Activism blackbear

Published on February 7th, 2009 | by Alex Felsinger

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Foundation Rescues Black Bears from Chinese Stomach Bile Farms


Animals Asia Foundation rescued thirteen black bears from government-approved stomach bile farms in southwest China today.

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The bears had holes punched in their stomachs to allow bile to drip out for traditional Chinense medicinal use. The bears were found in poor condition suffering with anything from blindness to cancers.

Bear bile farms, however, are typically legal in China.

The foundation said these particular farms were violating regulations by mistreating the bears. They have been cited for keeping the bears in cages not large enough to allow adequate movement. One of the thirteen bears was in such poor condition that it had to be euthanized.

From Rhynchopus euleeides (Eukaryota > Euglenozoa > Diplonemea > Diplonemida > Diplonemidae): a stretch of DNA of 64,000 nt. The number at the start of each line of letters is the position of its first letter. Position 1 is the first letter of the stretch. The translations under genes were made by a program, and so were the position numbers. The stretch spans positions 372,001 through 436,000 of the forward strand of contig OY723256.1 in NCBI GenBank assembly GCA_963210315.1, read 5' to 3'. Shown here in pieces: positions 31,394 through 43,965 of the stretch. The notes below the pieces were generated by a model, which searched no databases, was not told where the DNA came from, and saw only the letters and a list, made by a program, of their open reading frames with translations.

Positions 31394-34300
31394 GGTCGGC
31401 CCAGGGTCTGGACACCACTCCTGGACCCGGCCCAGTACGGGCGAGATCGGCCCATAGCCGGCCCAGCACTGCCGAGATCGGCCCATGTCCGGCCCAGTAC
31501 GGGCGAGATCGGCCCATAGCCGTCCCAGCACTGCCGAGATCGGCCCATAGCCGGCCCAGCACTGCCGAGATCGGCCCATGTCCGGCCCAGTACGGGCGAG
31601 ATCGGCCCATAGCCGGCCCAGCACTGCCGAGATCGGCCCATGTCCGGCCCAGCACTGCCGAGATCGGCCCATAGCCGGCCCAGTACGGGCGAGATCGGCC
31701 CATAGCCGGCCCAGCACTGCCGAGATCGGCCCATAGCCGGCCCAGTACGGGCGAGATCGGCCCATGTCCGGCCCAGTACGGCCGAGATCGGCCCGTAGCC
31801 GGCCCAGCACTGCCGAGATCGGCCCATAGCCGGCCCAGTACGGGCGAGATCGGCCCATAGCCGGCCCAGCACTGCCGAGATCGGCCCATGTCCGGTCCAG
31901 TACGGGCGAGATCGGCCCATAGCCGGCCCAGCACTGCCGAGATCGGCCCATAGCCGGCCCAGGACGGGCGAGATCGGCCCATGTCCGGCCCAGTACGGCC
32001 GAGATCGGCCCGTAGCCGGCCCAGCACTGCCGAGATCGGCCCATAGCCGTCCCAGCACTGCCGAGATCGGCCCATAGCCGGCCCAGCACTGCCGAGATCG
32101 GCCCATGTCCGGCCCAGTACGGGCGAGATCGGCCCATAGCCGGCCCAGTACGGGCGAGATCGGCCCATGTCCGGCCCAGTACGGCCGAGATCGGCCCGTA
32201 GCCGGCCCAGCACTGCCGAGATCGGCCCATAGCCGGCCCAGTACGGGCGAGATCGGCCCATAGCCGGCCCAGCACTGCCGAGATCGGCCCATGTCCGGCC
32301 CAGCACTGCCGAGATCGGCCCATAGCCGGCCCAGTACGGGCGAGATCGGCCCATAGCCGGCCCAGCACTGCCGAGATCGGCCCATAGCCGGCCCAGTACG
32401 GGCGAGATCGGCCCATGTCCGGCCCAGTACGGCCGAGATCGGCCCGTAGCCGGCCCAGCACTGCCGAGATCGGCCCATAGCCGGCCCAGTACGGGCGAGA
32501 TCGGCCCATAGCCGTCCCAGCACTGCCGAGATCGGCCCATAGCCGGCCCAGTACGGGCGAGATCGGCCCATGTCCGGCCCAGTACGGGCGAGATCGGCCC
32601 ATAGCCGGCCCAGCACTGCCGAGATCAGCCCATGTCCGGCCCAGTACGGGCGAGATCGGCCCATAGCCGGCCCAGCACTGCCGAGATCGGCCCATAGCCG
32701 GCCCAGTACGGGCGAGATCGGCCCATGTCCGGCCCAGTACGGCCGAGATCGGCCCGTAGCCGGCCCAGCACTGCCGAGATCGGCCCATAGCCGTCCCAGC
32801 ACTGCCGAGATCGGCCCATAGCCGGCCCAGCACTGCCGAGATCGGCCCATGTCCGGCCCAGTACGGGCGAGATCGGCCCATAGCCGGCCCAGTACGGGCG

“Most of the bears that arrived today had scars and wounds on their heads as a result of repetitive bar-rubbing during their years on the farm. In short, they are cage-crazy,” said Asian Animals founder Jill Robinson.

And these bears are the lucky ones: they only had the “approved” hole-in-the-side drip method, without any tubes or catheters inserted into their stomachs. Animals Asia thinks other bears on farms aren’t so lucky.

While cultural sensitivity is important, how on earth can anyone believe that harvesting the stomach bile from a live animal is humane? How is the size of the cage determined to be the only problem here?

China legalized the bile farms in the ’80s. The Chinese government claims that 7,000 bears are kept in 247 farms, but the foundation that rescued the bears estimates the number to be closer to 10,000. In 2000, China agreed to allow Animals Asia to recover sick bears from the farms.

Since the program began, the group has helped 260 bears, but 77 did not survive the rehabilitation process.

Photo Credit: LUNA-drops on WikiMedia Commons




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About the Author

is primarily concerned with animal welfare, wildlife conservation, and environmental justice. As a freelance writer in San Francisco, he leads a deliberately simplistic and thrifty lifestyle, yet still can’t help gawking at the newest green gadgets and zero-emission concept cars.



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